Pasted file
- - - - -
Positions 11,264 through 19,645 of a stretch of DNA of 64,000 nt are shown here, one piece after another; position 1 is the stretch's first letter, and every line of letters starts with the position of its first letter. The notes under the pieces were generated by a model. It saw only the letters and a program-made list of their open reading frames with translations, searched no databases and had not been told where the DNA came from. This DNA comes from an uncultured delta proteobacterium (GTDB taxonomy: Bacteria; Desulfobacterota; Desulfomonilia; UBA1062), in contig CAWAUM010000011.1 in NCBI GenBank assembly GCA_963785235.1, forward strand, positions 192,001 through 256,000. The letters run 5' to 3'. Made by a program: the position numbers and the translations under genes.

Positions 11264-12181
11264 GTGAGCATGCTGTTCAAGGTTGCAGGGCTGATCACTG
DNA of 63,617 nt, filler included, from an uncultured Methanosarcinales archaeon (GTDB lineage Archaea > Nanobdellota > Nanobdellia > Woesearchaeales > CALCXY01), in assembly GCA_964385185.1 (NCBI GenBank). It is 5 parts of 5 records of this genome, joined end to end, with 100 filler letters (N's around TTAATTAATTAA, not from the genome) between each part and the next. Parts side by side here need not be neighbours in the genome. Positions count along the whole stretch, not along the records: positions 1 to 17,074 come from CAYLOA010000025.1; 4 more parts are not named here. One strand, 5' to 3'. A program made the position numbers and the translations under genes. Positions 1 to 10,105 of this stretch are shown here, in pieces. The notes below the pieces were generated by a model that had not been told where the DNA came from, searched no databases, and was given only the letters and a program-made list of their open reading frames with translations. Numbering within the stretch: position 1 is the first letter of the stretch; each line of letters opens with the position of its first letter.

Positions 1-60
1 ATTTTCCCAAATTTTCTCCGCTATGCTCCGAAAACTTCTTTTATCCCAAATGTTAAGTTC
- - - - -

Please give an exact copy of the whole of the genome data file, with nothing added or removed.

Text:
Positions 11,264 through 19,645 of a stretch of DNA of 64,000 nt are shown here, one piece after another; position 1 is the stretch's first letter, and every line of letters starts with the position of its first letter. The notes under the pieces were generated by a model. It saw only the letters and a program-made list of their open reading frames with translations, searched no databases and had not been told where the DNA came from. This DNA comes from an uncultured delta proteobacterium (GTDB taxonomy: Bacteria; Desulfobacterota; Desulfomonilia; UBA1062), in contig CAWAUM010000011.1 in NCBI GenBank assembly GCA_963785235.1, forward strand, positions 192,001 through 256,000. The letters run 5' to 3'. Made by a program: the position numbers and the translations under genes.

Positions 11264-12181
11264 GTGAGCATGCTGTTCAAGGTTGCAGGGCTGATCACTG
DNA of 63,617 nt, filler included, from an uncultured Methanosarcinales archaeon (GTDB lineage Archaea > Nanobdellota > Nanobdellia > Woesearchaeales > CALCXY01), in assembly GCA_964385185.1 (NCBI GenBank). It is 5 parts of 5 records of this genome, joined end to end, with 100 filler letters (N's around TTAATTAATTAA, not from the genome) between each part and the next. Parts side by side here need not be neighbours in the genome. Positions count along the whole stretch, not along the records: positions 1 to 17,074 come from CAYLOA010000025.1; 4 more parts are not named here. One strand, 5' to 3'. A program made the position numbers and the translations under genes. Positions 1 to 10,105 of this stretch are shown here, in pieces. The notes below the pieces were generated by a model that had not been told where the DNA came from, searched no databases, and was given only the letters and a program-made list of their open reading frames with translations. Numbering within the stretch: position 1 is the first letter of the stretch; each line of letters opens with the position of its first letter.

Positions 1-60
1 ATTTTCCCAAATTTTCTCCGCTATGCTCCGAAAACTTCTTTTATCCCAAATGTTAAGTTC